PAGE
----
Interfaith dialogue has become the flavour of the year. Two weeks ago the former prime minister of Britain, Tony Blair, launched a Faith Foundation aimed at increasing dialogue between the major religions. Then last week, King Abdullah of Saudi Arabia hosted a conference in Mecca and won the approval of 500 Islamic clerics and scholars to engage in dialogue with “People of the Book” – Jews, Christians and Muslims.
Many interfaith initiatives are already active, but this new wave of religious discussion gained momentum with a letter entitled “A Common Word”, sent in October by 138 Islamic scholars to Christian leaders. Pope Benedict XVI responded positively by calling a delegation of the letter writers to Rome to discuss plans for an historic Catholic-Muslim forum; other Christian leaders have been considering how best to reply.
The “Common Word” approach aims at a dialogue of two partners; the King Abdullah initiative will invite representatives from a trio of religions; and Mr Blair’s model seeks to bring together six faiths (Islam, Christianity, Judaism, Buddhism, Hinduism and Sikhism). The challenge in this interfaith frenzy will be to avoid confusion, to co-ordinate conversations, to limit offence when some parties are excluded and to safeguard against dialogue fatigue.
To write off the interfaith fervour as a fad is to underestimate the enormous hurdles that exist in getting people to the discussion tables. The much publicised baptism by Pope Benedict of a former Muslim, Magdi Allam, was seen as an inflammatory act that outraged many Muslims and had the potential to derail the dialogue process. Many ordinary devotees of their faith do not rate interfaith dialogue as a high priority and are anxious that discussion will lead to a blurring and a boiling down of their beliefs in the effort to achieve religious unity. Some at last week’s Mecca conference questioned whether discussions between the different branches of Islam should take precedence over dialogue with members of other faiths.
The motivation for these endeavours is serious and far-reaching. In an interview with Time magazine last month, Mr Blair said he wanted to devote the rest of his life to promoting understanding between the world’s religions. Muslim leaders in their “Common Word” said that, as Muslims and Christians make up well over half the world’s population, the future of peace depends on them. King Abdullah expressed the hope that his talks will end inter-religious tension and “safeguard humanity from folly”.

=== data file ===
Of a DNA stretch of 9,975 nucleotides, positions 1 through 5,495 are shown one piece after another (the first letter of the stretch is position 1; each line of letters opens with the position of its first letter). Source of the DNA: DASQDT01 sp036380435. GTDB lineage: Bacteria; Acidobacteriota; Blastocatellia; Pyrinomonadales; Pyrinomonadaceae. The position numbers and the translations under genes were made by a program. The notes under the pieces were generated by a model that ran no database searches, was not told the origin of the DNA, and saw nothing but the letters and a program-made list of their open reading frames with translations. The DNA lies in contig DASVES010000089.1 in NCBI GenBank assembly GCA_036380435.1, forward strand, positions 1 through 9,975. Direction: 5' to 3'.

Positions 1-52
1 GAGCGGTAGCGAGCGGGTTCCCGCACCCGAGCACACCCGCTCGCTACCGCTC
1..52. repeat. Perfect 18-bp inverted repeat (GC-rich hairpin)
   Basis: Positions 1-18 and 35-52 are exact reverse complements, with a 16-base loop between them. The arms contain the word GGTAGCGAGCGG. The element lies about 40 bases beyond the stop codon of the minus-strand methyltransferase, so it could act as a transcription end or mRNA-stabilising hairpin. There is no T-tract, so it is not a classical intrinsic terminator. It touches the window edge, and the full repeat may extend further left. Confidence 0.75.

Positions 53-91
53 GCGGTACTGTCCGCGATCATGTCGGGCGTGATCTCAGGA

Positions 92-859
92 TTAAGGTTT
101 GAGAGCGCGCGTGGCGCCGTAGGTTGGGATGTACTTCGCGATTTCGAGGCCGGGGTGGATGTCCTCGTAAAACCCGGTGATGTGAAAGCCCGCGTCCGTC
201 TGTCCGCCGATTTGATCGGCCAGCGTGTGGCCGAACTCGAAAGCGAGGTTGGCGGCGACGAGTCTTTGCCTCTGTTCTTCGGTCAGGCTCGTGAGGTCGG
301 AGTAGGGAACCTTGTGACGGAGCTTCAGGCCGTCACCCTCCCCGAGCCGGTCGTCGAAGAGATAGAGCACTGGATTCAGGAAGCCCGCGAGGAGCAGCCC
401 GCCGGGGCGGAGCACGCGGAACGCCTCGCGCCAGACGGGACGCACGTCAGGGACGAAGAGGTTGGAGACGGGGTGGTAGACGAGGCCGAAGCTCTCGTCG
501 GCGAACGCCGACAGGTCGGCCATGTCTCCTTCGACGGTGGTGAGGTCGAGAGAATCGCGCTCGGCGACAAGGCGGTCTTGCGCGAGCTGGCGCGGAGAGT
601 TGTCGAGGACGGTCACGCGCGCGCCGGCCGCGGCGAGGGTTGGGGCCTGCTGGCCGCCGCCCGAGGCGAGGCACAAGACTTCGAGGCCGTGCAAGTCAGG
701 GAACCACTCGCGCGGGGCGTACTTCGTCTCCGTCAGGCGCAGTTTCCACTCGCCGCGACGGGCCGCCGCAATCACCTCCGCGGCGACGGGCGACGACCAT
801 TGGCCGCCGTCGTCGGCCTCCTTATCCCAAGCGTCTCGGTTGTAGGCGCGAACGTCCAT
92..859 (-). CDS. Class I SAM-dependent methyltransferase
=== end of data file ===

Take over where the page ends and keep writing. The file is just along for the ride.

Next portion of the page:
A statement from the Mecca gathering last week proposed the holding of “conferences, forums and discussion groups” but few details have emerged from any of the interfaith initiatives as to how conversation will take place. There are, however, some key principles that can make or break a dialogue.
Dialogue is firstly about bringing people together. Plotting a long but leisurely process is more likely to grow friendships and trust than a short, concentrated summit. When people come together, face to face, it involves the meeting of people who share a common humanity and a common yearning to encounter the divine. The monarch of the Saudi kingdom stressed the importance of a personal meeting in making a visit to the Pope last year.
The letter from Muslim leaders makes reference to the common scriptures and personalities such as Abraham and Sarah, who are heroes of the faith to believers of Judaism, Islam and Christianity. To begin dialogue by surveying the common ground and discovering shared convictions and commitments makes sense.
Rather than focusing on issues of doctrine, the invitation to people to tell their story of faith and how they experience their everyday religion will be to discover what is real and valuable for them. Significant religious dialogue must move from the personal to the public level during which people will talk about how their faith informs and connects with the burning issues of society – the environment, the economy, health and the conflicts between people.
Mr Blair’s initiative importantly aims to go beyond talk fests to getting people working on projects that tackle poverty and disease. He said: “If you [have] got churches and mosques and those of the Jewish faith working together to provide bed nets that are necessary to eliminate malaria, what a fantastic thing that would be.”
Talks between leading clerics and politicians may result in respect, tolerance and freedom of worship. Hopefully, such discussion will descend to the grassroots, where people of different faiths will then discover that they share a common care for the earth, a compassion for the poor and a commitment to justice and peace.
Dr Geoff Pound is a freelance writer, teacher and consultant.